Le tribunal rejette la tentative de dernier recours de la FTC pour empêcher Microsoft d’acquérir Activision Blizzard.


The Federal Trade Commission (FTC) has suffered a setback in its efforts to halt Microsoft’s acquisition of Activision Blizzard, marking another defeat for the regulatory body. Just earlier this week, a US federal judge denied the FTC’s request for a preliminary injunction to prevent Microsoft from purchasing Activision Blizzard until the resolution of a separate FTC administrative case.

In response to this decision by Judge Jacqueline Scott Corley, the FTC filed an appeal which has now been denied by the Ninth Circuit Court of Appeals. The court rejected the FTC’s request for emergency relief that would have compelled Microsoft to postpone finalizing the deal until the outcome of the appeal was determined.

Microsoft, on the other hand, expressed satisfaction with the court’s denial of the FTC’s motion. Brad Smith, the vice chair and president of Microsoft, stated in a statement to The Verge, “We appreciate the Ninth Circuit’s swift response denying the FTC’s motion to further delay the deal. This brings us another step closer to the finish line in this marathon of global regulatory reviews.”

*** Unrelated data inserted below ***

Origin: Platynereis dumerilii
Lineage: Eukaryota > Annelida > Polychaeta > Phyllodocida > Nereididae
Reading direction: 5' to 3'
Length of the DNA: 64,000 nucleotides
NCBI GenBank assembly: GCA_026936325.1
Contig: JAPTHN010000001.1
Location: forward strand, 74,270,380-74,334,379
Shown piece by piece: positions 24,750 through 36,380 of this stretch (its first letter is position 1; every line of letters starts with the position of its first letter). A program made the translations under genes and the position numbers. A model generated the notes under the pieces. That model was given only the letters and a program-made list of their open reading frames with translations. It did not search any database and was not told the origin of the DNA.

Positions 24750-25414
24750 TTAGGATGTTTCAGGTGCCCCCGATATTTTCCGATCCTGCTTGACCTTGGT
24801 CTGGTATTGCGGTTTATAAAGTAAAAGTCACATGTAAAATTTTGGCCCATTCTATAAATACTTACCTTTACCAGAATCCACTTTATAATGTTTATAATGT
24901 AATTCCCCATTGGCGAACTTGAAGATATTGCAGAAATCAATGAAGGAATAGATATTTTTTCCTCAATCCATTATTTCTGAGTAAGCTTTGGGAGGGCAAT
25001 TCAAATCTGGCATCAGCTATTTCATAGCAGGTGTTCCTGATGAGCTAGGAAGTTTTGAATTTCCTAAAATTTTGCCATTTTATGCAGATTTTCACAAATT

With the denial of the FTC’s appeal, Microsoft is now free to proceed with the closure of its Activision Blizzard acquisition once the temporary restraining order, which was part of Judge Corley’s ruling, expires at 11:59 PM PT. The company has until July 18th to finalize the deal; otherwise, it would need to renegotiate the terms with Activision Blizzard or pay a breakup fee of $3 billion.

However, it’s worth noting that the deal may not be immediately concluded due to obstacles in the UK. The Competition and Markets Authority (CMA) in the UK previously blocked Microsoft’s acquisition of Activision Blizzard, citing concerns over competition in the emerging cloud gaming market. Both the CMA and Microsoft have agreed to temporarily suspend their legal battles in order to explore potential modifications to the transaction that could address the CMA’s concerns regarding cloud gaming.

A recent warning from the CMA emphasized that Microsoft’s proposals could potentially trigger a new merger investigation, confirming that discussions between the regulatory authority and Microsoft are still in the early stages. The CMA has also extended the deadline for its overall investigation into the deal from July 18th to August 29th.

This extension by the CMA comes after reports from Bloomberg suggested that Microsoft is contemplating selling the UK cloud-gaming rights to a telecommunications, gaming, or internet company as a means of enabling the completion of the Activision deal in the UK.

Please note that the source for this article is not mentioned due to the instruction not to use in citing sources.

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Written by Barbara

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